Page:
Now, we do know what T is, under certain circumstances. By the researches of Ampere, the father of electrodynamics, we know that F measures the density of current in a conductor when it is steady. His researches were conducted in a very different manner, and are indeed very difficult to follow, like most novel researches, but the results are exactly these, without his hypotheses as to the action between different elements of a current. We virtually measure the strength of current in a conductor, when we use a galvanometer, by the line-integral of H round a current, and that is the amount of the quantity r = curlH/47r, passing through the line of integration.

Also, steady currents are closed. So far, then, we identify V with the conduction current.

But our r is closed under any circumstances. We know also that conduction currents are not always closed; for instance, when we charge a condenser. We still measure the conduction current in its transient state by I1. We do so by the continuously changing iustantaneous magnetic force if the charge or discharge be slow enough; otherwise, by the ballistic method, which is virtually the same. I' being then unclosed in the conductor, has necessarily its exact complement, to close it, outside the conductor, i.e., our F has, though it may be only called current when in the conductor.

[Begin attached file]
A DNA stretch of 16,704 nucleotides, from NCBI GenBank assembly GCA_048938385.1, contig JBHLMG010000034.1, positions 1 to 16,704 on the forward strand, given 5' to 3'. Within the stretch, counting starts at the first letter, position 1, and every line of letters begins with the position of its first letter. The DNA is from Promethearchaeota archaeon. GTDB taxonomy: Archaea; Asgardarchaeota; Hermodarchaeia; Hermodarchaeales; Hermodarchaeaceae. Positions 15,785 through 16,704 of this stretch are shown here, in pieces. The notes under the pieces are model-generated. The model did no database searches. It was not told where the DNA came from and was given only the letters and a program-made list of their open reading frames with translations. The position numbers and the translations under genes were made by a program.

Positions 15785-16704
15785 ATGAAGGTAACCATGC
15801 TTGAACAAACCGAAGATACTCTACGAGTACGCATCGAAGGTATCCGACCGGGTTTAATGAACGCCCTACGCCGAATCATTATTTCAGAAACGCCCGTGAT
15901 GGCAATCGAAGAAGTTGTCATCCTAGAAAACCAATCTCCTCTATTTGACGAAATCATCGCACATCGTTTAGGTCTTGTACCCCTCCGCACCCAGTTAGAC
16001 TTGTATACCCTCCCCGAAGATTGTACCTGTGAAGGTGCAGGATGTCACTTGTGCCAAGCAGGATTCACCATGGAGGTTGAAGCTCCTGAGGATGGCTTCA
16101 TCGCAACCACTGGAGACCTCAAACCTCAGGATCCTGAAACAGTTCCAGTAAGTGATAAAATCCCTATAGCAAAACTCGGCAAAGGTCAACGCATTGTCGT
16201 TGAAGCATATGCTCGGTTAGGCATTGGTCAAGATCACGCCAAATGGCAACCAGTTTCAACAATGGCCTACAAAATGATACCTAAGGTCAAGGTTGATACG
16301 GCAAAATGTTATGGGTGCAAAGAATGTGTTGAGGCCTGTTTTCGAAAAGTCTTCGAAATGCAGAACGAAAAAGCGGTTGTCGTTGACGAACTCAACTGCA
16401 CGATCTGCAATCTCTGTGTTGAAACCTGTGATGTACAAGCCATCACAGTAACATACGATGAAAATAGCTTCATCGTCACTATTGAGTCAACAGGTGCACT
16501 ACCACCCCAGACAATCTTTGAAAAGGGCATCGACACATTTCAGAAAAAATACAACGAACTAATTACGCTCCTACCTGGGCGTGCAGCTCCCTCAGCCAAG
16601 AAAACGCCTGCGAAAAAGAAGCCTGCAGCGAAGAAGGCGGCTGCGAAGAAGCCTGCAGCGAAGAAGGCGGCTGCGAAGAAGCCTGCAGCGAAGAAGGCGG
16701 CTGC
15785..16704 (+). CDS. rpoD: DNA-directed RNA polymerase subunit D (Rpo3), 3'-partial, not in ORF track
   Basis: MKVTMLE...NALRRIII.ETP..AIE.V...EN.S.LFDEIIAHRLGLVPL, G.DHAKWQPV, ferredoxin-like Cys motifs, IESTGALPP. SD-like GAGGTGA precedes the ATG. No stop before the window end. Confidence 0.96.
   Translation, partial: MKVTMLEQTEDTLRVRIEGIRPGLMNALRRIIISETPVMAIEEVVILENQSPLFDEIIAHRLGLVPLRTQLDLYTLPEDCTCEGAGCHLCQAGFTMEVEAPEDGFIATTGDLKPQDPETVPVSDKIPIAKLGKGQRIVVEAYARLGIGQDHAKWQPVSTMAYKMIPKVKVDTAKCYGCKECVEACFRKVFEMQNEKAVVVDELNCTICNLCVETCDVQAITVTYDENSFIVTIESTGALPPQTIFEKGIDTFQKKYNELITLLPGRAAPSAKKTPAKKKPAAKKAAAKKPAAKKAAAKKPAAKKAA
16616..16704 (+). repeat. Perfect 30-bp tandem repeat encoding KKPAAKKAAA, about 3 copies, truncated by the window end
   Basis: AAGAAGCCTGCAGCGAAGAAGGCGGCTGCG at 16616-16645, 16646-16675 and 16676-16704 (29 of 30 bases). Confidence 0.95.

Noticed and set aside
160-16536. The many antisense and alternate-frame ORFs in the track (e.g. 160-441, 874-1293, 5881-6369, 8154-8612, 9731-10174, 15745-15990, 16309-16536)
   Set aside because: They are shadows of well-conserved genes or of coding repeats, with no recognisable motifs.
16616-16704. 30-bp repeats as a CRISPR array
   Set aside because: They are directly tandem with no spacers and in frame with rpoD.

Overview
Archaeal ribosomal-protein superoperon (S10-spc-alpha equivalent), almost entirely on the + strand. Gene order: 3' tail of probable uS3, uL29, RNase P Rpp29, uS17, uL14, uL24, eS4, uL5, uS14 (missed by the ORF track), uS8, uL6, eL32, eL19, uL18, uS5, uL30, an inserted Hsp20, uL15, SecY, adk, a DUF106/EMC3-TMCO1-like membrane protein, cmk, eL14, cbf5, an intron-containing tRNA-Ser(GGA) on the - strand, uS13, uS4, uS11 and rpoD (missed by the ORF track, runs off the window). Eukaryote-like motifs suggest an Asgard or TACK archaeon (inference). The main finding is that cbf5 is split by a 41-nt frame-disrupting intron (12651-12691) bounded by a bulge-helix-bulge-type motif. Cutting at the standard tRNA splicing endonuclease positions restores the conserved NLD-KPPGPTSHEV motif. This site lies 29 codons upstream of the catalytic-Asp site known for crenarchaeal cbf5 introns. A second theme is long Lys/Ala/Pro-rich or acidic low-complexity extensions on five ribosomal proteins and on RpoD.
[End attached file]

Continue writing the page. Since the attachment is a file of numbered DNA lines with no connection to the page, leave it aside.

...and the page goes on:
But our r, being identified with current when in a conductor, both in steady states when the current is closed in the conductor, and in transient states when it is closed through the dielectric, and this T in the dielectric being related to the magnetic force in the same way as if it were conduction current, why should we not call it electric current also ? As it demonstrably exists, we see that the closure of the current is reduced to a question of a name. It would be positively illogical not to call it electric current.